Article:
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Lockheed Martin Pursuing Compact Nuclear Fusion Reactor Concept

Discussion in 'Energy, Environment, and Policy' started by TEG, Oct 15, 2014.

  1. TEG

    TEG TMC Moderator

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    #1 TEG, Oct 15, 2014
    Last edited by a moderator: Mar 13, 2016
    Lockheed Martin Pursuing Compact Nuclear Fusion Reactor Concept Lockheed Martin
     
  2. nwdiver

    nwdiver Active Member

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    It's been said that Fusion (non-solar) is the energy source of the future and it always will be; I would be awesome if that future is finally here.

    Wind Turbines, Solar Panels and grid storage aren't as sexy as fusion reactors but they work and they're cost effective. Not saying we shouldn't keep working on Fusion but at the same time we need to accept the fact that we don't have time to wait for miracles. It's ok to buy a lottery ticket once a week.... so long as you keep contributing to your 401k.

    It's very unlikely that ANY power plant will have a Capacity Factor >70% in 10 years. In 20 years 40% will probably be seen as good. Utilities rarely add generation to displace existing generation so they are unlikely to invest in nuclear power except to replace retiring plants which doesn't occur very ofter AND with the expansion of wind/solar many plants are retiring due to lack of demand... it would be insane to replace a plant that was retired because it wasn't used enough to be profitable.

    Absent any fusion miracles (Which I AM praying for) or $2/w fission (Which I am also praying for) the future belongs to wind/solar and grid storage (Which I am PLANNING for)
     
  3. HVM

    HVM Savolainen

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    #3 HVM, Oct 15, 2014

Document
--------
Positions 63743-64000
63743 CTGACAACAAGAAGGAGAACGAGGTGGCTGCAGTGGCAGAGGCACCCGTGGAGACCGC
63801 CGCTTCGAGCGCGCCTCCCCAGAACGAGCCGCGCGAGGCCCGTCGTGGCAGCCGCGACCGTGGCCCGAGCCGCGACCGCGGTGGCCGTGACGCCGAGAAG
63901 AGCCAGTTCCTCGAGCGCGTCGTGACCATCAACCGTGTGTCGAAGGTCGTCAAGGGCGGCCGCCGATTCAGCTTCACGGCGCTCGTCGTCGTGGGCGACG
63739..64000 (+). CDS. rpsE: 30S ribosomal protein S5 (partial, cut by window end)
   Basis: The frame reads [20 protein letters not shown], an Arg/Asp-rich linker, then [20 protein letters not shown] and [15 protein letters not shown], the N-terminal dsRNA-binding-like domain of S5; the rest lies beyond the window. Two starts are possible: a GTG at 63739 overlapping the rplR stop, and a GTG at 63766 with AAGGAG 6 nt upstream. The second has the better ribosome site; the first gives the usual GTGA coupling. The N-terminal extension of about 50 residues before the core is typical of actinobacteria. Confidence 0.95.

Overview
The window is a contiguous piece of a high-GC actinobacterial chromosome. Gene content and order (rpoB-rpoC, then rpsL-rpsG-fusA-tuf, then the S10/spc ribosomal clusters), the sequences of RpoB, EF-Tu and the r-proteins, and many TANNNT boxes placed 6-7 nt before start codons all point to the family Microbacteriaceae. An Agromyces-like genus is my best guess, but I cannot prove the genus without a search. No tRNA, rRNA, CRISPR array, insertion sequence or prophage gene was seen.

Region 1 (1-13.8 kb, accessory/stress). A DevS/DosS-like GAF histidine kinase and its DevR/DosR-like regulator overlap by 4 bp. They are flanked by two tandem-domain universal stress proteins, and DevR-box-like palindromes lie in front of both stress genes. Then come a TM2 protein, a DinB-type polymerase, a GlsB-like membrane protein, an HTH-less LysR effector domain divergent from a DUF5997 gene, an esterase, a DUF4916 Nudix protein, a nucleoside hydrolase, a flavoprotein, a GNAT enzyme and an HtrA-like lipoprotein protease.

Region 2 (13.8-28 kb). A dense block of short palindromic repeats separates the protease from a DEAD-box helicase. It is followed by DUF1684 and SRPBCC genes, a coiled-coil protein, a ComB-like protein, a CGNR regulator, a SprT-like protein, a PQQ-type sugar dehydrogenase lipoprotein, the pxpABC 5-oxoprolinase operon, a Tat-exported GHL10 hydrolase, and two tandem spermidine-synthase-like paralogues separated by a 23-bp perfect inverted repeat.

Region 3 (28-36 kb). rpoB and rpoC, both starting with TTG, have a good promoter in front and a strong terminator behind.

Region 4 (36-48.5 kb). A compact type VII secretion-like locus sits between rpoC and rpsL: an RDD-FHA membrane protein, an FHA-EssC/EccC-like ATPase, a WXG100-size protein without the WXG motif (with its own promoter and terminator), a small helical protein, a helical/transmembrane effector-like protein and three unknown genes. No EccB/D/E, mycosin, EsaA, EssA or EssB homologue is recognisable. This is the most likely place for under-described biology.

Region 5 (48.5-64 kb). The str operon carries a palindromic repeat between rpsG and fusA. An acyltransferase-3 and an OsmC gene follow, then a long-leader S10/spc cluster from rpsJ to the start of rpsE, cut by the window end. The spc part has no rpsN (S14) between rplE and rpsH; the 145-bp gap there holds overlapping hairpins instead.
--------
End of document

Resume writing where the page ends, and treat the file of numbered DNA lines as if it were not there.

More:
Last edited: Oct 16, 2014
    BLah blah TEG was first:

    Lockheed Martin Pursuing Compact Nuclear Fusion Reactor Concept

    "Our compact fusion concept combines several alternative magnetic confinement approaches, taking the best parts of each, and offers a 90 percent size reduction over previous concepts,” said Tom McGuire, compact fusion lead for the Skunk Works’ Revolutionary Technology Programs. “The smaller size will allow us to design, build and test the CFR in less than a year."

    http://www.lockheedmartin.com/us/news/press-releases/2014/october/141015ae_lockheed-martin-pursuing-compact-nucelar-fusion.html
     
  4. ElSupreme

    ElSupreme Model S 03182

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    I so hope this works out!

    If they can produce a market ready unit in 10 years, it means we are 25 years away from almost free, clean energy. EVs for everyone.
     
  5. ggr

    ggr Roadster R80 537, SigS P85 29

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    Wow... they can take technology that doesn't seem to work and make it smaller and cheaper!

    Don't take me wrong, I'd love to see it work. I'm just very skeptical. :-(
     
  6. HVM

    HVM Savolainen

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    #7 HVM, Oct 15, 2014
    Last edited by a moderator: Mar 13, 2016


    Where are all our TMC physicist to give some feedback?
     
  7. Johan

    Johan Took a TSLA bear test. Came back negative.

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    It's the new and much improved Tokamak. "Coming soon!". I believe it when I see it. At least LHM has an unlimited budget it would seem...
     
  8. ecarfan

    ecarfan Well-Known Member

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    The key word is "concept". It a design idea, not a working reactor.

    I have been waiting my entire life for fusion to become a reality. I'm still waiting. But I believe it is worth continuing to invest serious money into because the upside is so enormous.
     
  9. dhanson865

    dhanson865 Active Member

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    I'd just like to point out that decades ago before computers were common they said atomic power (fission) would be too cheap to bother metering and calculating a bill for. (yeah, like the power company wouldn't charge at least an all you can use connection fee, if they couldn't charge per kwh) oh yeah, Too cheap to meter - Wikipedia, the free encyclopedia

    Now with computers willing to accrue those millionths of a cent even if it gets that cheap there will still be a bill per unit on top of the flat fee. :)
     
  10. ggr

    ggr Roadster R80 537, SigS P85 29